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Wildlife constitutes a ‘danger’ to power infrastructure

Road to safe power system and safe wildlife

Severe weather changes, and vegetation, have always been a problem for the power sectors, and many countries have resorted to new ways to make electrical production more efficient. Yet one threat often goes unnoticed: wildlife.

From the tiniest crawlers of the land to the soaring birds of the sky, one thing in common is the problem they can cause to power grids – electrocution, power outages, faults, and even wildfires.

Recently, a squirrel reportedly caused a power outage in Prior Lake, Minnesota. According to The Minnesota Valley Electric Cooperative, the squirrel came in contact with substation equipment. The said incident caused a blackout in approximately 4,000 homes on June 5, 2022.[1]

In New Orleans, a bird was at fault for causing damage to an electrical substation, affecting nearly 10,000 utility customers, as reported by Entergy New Orleans. The matter occurred as people were heading to work, only for them to find inoperative traffic signals and darkened offices.[2]

These dilemmas resulted from the interaction between the perpetrators to different electrical equipment. It was noticeable that birds can safely sit on high-voltage lines, this is possible when a bird only sits on a single line. However, spreading its wingspan hitting two lines will definitely create a pathway for electrons and cause a line-to-line fault that could put a city in complete darkness. It is also not safe for birds to settle on top of poles because power poles are directly buried to ground and the moment a bird touches any of those live wires, it will create a pathway causing a line-to-ground fault. Another possible interaction is caused by the curiosity of these little creatures, especially squirrel. These tiny little furry friends are entering substations and run unto different energized equipment, and a single wrong move can cause faults and damages to equipment and system.

As stated by the Global Electronics Services INC., animal-related failures can cause over a thousand outages annually, and squirrels are responsible for 11% of all power disruptions.[3] Another factor for animal failure is that many electrical equipment and enclosures are warm and make an enticing nesting place during the winter.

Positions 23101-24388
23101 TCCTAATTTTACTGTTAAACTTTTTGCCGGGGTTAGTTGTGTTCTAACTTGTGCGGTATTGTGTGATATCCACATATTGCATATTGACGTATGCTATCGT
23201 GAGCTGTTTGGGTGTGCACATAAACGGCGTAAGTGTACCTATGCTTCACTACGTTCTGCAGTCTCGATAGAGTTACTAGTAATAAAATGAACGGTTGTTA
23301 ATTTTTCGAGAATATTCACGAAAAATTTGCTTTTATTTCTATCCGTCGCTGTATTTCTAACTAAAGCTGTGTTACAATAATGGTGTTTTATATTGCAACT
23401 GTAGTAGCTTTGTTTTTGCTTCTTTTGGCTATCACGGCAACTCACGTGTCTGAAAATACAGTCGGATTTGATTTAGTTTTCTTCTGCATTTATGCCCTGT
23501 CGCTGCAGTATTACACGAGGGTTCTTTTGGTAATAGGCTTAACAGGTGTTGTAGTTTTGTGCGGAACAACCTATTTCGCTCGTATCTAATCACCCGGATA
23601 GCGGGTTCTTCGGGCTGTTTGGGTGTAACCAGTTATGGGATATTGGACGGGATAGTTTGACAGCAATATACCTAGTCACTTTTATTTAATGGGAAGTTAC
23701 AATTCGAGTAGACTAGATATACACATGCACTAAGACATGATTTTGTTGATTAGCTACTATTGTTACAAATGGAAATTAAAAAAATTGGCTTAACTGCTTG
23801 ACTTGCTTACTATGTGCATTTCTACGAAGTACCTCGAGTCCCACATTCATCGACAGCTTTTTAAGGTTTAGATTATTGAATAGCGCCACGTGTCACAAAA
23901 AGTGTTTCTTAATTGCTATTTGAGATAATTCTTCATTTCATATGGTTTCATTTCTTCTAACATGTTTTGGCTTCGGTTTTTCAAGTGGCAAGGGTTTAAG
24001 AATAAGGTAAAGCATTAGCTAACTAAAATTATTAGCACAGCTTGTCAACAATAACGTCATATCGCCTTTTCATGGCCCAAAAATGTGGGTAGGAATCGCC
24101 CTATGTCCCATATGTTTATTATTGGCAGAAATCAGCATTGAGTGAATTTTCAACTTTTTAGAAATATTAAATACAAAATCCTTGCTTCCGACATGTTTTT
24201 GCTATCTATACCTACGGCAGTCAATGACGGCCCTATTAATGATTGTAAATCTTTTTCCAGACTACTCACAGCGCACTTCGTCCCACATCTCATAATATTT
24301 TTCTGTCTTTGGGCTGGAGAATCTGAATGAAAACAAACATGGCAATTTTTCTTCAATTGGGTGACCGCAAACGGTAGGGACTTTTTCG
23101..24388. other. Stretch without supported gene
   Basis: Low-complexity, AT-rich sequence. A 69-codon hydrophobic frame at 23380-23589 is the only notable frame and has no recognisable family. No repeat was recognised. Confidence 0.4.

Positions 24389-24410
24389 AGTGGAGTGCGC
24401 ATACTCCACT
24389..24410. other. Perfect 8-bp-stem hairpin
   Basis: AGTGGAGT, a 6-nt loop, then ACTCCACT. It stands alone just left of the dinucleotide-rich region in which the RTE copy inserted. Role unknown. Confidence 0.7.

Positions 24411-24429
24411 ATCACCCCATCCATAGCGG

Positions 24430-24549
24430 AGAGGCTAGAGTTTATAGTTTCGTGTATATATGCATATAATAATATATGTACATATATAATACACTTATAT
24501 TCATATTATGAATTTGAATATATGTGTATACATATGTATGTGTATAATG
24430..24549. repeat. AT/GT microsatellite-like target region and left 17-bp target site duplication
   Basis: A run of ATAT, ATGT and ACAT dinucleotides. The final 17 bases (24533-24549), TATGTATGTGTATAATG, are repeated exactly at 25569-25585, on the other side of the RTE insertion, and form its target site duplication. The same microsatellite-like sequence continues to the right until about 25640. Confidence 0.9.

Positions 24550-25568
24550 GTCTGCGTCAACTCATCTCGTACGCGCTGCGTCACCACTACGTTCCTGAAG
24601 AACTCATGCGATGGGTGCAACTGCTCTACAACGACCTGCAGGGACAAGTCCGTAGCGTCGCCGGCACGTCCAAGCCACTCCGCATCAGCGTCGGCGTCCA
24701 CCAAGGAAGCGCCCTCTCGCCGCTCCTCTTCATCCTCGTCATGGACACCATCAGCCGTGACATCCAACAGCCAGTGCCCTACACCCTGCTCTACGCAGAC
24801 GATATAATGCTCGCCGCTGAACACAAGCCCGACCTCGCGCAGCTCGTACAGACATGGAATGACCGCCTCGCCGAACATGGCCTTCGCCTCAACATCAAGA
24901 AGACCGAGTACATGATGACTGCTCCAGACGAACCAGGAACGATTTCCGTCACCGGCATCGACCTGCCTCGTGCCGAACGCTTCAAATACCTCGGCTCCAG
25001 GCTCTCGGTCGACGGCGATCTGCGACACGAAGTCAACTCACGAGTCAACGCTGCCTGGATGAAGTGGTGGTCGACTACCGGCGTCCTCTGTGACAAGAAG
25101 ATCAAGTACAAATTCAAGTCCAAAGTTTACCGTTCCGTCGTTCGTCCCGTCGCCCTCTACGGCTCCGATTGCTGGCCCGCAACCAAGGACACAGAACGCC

Million-dollar equipment and interruption damages have lowered productivity, and unreliable systems are a few reasons why most electrical companies have resorted to different methods to mitigate numerous animal-related outages furthermore promote safety for wildlife. Some areas in Asia came up with a solution of relocating bird nests or making artificial bird nests to minimize outages caused by birds. Some utilities, cooperatives, and other power companies install effective fences and spikes to minimize roaming animals and birds from entering the premises. Another known method is the utilization of insulation products such as silicone tubes, tapes, sheets, and even pre-fabricated covers to prevent wildlife from possible contact with energized equipment and devices.

Midsun IKM, based in Austria, specializes in producing over 100 silicone protection products, e/products, that provide tracking resistance, thermal endurance, and UV protection. Some samples of these e/products are the self-fusing silicone tape offered at various widths based on the application, silicone covers that are designed at different sizes and shapes to make an optimal fit, barriers to block climbing animals and nesting animals, and also equipped with necessary accessories fit for different application. These are ready-made products for power companies, electrical substations, transmission, and distribution lines to show its commitment to protect power companies and mitigate risk to wildlife and weather interferences.


[1] Minnesota’s News Company. Cordes, K. (June 5, 2022). This Minnesota Animal Causes Power Outage to 4,000 Homes

[2] The New York Times. Vigdor, N. (March 10, 2022). A Bird Is Blamed as 10,000 Lose Power in New Orleans

[3] Vera Water & Power. What are the main causes of power outages?


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